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  • I must admit i haven't played all of the suikoden games, actually just 4 and 5.

    I will give you my own impression of the game in brief


    + beautiful soundtracks + beautiful graphics + plenty of characters to discover + you command your own ship and it is to some extent customizable +great story + no bugs or annoying glitches + plenty of funny mini games

    + might be a cheap buy now since it isn't a new game anymore


    • story is way too short - some random encounters can be quite annoying, especially if you have to travel to far away places - very linear storyline, you cannot make any decisions that will have an impact on the story - should have some more places to discover - the main character as well as the others actually have a story that isn't very developed in the game itself - you might need to grind to develop characters you could recruit only late in the game which might become quite boring during lack of places and story
  • Sabre_Wolf5 December 2013
    This was a very underrated game by some while I was annoyed at lack of land battles I did like the naval battles though they could have been better.

    I also liked the story and the True Rune behind the game The Rune of Punishment and how it can be an even bigger curse to the wielder of it also the fact this was set hundreds of years prior the first Suikoden game I thought was a pretty good move.

    This is a great game and all of the main characters are quite likable each with their issues and it has its own share of sub games like in Suikoden II and Suikoden III.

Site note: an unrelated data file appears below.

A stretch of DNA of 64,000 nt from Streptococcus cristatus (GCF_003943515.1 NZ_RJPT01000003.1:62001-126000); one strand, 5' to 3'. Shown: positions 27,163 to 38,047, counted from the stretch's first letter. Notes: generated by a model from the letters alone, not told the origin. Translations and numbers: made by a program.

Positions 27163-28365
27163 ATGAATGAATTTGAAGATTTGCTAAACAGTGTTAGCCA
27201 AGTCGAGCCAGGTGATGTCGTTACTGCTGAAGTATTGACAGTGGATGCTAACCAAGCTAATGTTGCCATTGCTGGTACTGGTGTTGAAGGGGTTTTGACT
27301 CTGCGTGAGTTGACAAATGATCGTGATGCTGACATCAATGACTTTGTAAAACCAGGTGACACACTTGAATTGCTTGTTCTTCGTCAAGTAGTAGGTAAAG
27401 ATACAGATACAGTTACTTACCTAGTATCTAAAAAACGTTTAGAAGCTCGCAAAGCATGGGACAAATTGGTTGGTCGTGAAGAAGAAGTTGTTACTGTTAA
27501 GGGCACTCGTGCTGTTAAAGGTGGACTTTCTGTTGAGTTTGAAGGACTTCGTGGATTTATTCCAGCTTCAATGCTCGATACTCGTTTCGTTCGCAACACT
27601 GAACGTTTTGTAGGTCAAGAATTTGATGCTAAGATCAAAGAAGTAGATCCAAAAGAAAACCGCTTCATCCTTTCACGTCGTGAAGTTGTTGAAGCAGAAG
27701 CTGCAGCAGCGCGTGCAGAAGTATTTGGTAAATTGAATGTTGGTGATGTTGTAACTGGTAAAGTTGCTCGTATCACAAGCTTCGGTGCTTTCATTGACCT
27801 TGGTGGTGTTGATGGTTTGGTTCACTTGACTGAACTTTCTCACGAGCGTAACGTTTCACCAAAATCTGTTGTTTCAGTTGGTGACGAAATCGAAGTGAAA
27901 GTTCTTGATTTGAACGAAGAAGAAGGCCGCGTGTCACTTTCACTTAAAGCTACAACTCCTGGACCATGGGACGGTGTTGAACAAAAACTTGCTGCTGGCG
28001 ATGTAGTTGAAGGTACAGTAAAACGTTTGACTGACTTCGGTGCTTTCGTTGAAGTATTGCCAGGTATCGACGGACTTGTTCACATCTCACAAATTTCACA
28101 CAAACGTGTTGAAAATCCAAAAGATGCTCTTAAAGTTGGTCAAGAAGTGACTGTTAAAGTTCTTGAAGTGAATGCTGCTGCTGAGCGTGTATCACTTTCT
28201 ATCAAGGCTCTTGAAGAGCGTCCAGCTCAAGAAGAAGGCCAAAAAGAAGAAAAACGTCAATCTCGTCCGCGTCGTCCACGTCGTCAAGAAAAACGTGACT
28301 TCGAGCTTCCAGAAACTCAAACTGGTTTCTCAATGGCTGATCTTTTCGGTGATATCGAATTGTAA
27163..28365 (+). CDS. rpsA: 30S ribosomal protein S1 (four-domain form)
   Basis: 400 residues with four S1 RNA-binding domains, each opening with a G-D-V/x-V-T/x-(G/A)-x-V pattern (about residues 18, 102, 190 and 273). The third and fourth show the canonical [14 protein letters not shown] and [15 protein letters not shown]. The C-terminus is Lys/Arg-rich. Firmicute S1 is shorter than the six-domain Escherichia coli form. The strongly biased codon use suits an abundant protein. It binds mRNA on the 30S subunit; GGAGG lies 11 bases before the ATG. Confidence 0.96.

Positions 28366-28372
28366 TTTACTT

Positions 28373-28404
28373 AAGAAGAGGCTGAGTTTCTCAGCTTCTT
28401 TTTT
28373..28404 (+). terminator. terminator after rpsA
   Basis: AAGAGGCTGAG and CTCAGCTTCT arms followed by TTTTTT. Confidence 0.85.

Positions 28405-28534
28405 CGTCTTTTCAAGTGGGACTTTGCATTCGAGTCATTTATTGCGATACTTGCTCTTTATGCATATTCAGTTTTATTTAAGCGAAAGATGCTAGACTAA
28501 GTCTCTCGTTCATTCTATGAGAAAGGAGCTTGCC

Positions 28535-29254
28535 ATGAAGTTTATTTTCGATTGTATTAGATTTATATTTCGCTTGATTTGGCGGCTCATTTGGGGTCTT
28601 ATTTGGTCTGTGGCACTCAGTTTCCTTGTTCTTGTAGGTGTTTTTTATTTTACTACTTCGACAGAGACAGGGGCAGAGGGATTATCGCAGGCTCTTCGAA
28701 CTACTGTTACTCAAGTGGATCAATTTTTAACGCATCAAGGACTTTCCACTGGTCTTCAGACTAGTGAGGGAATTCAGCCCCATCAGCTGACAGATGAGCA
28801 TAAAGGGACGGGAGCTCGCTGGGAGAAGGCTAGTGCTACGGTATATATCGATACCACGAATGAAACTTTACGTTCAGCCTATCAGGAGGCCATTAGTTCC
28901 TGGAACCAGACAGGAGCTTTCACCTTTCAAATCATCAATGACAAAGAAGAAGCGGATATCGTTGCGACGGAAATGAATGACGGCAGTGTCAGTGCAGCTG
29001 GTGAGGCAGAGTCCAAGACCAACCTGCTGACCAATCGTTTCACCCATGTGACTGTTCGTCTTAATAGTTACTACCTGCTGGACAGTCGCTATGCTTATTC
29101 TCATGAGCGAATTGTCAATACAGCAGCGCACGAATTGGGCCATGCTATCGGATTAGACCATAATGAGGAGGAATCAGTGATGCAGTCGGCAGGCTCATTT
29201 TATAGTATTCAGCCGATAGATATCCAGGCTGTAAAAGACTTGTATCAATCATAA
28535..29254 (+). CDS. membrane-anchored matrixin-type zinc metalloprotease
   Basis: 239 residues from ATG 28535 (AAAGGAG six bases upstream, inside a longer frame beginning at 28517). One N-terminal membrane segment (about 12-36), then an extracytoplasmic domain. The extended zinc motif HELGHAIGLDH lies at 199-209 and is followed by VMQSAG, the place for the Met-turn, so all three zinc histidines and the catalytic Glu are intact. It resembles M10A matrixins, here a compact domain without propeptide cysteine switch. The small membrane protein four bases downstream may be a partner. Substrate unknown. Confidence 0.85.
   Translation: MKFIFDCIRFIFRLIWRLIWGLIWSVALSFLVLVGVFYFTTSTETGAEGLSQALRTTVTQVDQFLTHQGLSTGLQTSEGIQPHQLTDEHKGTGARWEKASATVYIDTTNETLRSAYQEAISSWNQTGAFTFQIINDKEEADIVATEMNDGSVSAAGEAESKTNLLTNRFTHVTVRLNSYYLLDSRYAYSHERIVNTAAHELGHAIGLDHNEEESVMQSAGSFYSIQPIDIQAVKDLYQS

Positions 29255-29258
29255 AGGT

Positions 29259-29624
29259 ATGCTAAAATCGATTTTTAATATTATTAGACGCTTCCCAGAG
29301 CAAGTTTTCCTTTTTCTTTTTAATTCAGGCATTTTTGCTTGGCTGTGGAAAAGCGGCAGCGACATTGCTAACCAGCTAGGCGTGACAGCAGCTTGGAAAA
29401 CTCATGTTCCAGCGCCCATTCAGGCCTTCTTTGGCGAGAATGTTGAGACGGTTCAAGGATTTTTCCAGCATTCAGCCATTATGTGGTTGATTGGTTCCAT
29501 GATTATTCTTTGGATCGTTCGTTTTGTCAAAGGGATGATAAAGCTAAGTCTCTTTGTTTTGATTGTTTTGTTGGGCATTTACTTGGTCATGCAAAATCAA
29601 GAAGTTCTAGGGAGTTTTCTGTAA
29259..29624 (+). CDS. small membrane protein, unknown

• I *loved* the first two Suikoden games, so naturally, when I saw this one on the rack at Future Shop, I instantly picked it up.

    However, while it is definitely worthy of the Suikoden series, there are some flaws to be pointed out.

    First, while your headquarters is now mobile, and an enjoyable addition to the game, this can end up mired in some very tedious travel time, especially if you're backtracking all the time.

    Next on the 'Oops List' is the linear nature of this game. I have not played Suikoden III, but the first two were much more open-ended and free-roaming.

    Finally, Suikoden IV is lacking in true character development. I have played the majority of the game, and thus far I haven't learned anything about the main character other than what he does for a living. This extends into inter-character interaction, which was excellently handled in Suikoden I and II, but seems to have taken a back-step here.

    On the plus side, the voice-acting is well-done. One minor character's voice is just too shrill to be enjoyable, but this does little to detract from the game, as you likely won't interact with her often enough for this to be a problem.

    While it does get tedious at times, Suikoden has the usual assortment of addictive mini-games, from coin-tossing to the ever-present dice and fishing games.

    Large-scale combat has been redone yet again, and is enjoyable, though there really isn't any point to it beyond 'take the city back'. Again, this hardly detracts from such a well-done game.

    Rent if you like, buy if you must. On the whole, Suikoden IV works hard to earn its place in the Suikoden lineup, and, for the most part, it succeeds.